Boko Haram: Nigerian Senate president calls for urgent ‘military action’

Senator David Mark

“A clear, unambiguous and decisive military response from the Government, beyond the imposition of a state of emergency, is urgently required in this circumstance.”

Nigeria’s senate president, David Mark, has made a strong case for an urgent military action, beyond the state of emergency in place at the moment, to end the war against Boko Haram.

The senate president, in a speech at the resumption of plenary on Tuesday, said it is clear Nigeria is at war with Boko Haram.

“The enemy has clearly and unequivocally served the nation notice of its vile intentions,” the senate president said. “Therefore, a clear, unambiguous and decisive military response from the Government, beyond the imposition of a state of emergency, is urgently required in this circumstance.”

“This is an option we must consider now!” he insisted.

Since embarking on Easter holidays, members of the Boko Haram sect have dealt Nigeria two devastating attacks in quick successions. Less than 24 hours after killing at least 75 people in a motor park bomb attack in Abuja, the sect abducted over 200 girls from a school in Chibok, a small town, south of Maiduguri, the Borno State capital.

The abducted school girls are yet to be found. Some reports claim they have been sold off to foreigners.

Boko Haram says it abhors modernity and has engaged a bloody campaign to ensure the Islamization of northern Nigeria, leaving thousands of casualties in its trail.

The scope of Boko Haram’s assault on the Nigerian State cuts across places of worship, schools, police stations, military facilities, government installations, and defenseless communities.

Pupils have been brutally murdered en masse in their dormitories; school girls have been brutalized and kidnapped from their schools; police stations and army barracks have been attacked and incinerated; lives and property have been destroyed and whole communities destroyed by the insurgents.

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“Because they are fired by zealotry and extremism, they are not likely to be swayed by overtures of any kind. We must henceforth shift from fighting terrorism to fighting insurgency,” the senate president said. “The full might and strength of our security services must now be deployed to confront this scourge and we expect our security services to rapidly reorient their assets and capabilities so as to overcome this difficult challenge. And this must be done within the shortest possible time frame with minimal casualties.”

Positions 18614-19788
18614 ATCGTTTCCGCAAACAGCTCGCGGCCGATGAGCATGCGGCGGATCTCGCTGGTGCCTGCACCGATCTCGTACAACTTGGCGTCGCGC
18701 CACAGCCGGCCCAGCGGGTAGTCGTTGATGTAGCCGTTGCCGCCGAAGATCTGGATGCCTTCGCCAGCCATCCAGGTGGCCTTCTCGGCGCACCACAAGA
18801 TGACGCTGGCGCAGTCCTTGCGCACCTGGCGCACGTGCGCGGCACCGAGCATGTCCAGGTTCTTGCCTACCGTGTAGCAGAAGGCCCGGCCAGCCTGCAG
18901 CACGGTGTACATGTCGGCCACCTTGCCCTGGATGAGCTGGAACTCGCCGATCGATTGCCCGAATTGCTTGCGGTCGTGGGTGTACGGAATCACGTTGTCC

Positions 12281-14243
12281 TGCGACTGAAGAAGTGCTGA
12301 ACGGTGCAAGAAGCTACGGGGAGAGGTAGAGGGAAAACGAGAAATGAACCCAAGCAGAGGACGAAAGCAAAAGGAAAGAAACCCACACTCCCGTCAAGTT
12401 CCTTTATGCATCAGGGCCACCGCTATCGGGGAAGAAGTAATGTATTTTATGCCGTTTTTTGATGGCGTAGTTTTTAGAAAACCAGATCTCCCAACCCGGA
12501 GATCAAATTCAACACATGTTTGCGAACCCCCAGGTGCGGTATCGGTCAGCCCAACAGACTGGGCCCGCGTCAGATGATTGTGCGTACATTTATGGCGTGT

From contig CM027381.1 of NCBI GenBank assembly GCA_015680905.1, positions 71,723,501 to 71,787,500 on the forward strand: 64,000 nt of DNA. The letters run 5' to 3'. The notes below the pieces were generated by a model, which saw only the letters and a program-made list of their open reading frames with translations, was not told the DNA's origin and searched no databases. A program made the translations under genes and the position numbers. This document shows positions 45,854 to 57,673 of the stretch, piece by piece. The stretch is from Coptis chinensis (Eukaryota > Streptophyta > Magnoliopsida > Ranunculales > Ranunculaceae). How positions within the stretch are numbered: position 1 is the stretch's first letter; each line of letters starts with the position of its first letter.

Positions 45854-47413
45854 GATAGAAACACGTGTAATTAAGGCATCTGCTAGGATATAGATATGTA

The operational structure of Boko Haram is not publicly clear but the government appears convinced the insurgents are funded by both foreigners and local politicians with an intent to cripple Nigeria’s political institution.

The group is believed to have received support from politicians in both the ruling People’s Democratic Party and the opposition All Progressives Congress.

Former governor of Kano State, Ibrahim Shekarau, now a member of the ruling PDP, was accused of making monthly donations of N10 million to the sect. Isa Yuguda, the governor of Bauchi State and a member of the ruling PDP has also been accused of sponsoring the sect at N10 million monthly.

Former governor of Borno State and an opposition member, Ali-modu Sheriff, under whose watch Boko Haram gained prominence, is also believed to have sponsored the group financially.

Ali Ndume, a sitting senator, as well as Saidu Pindar, Nigeria’s ambassador to Sao Tome, both members of the ruling PDP, have also been accused of sponsoring the sect.

Despite the established links between politicians and the sect, the Nigerian government is reluctant to hold anyone responsible beyond political rhetorics and party accusations.

“The Government must do all it can to immediately identify the sponsors and the source of funds to the terrorists and the insurgents. In this connection, nobody who is implicated, no matter how highly placed, should be treated as a sacred cow,” the senate president said.

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